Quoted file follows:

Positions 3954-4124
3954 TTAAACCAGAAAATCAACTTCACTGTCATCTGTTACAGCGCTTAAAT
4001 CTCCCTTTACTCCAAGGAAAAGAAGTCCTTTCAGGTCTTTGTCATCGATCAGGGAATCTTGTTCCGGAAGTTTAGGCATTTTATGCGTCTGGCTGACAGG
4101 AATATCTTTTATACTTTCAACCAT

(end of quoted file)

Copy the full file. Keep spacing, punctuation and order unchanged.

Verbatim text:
Positions 3954-4124
3954 TTAAACCAGAAAATCAACTTCACTGTCATCTGTTACAGCGCTTAAAT
4001 CTCCCTTTACTCCAAGGAAAAGAAGTCCTTTCAGGTCTTTGTCATCGATCAGGGAATCTTGTTCCGGAAGTTTAGGCATTTTATGCGTCTGGCTGACAGG
4101 AATATCTTTTATACTTTCAACCAT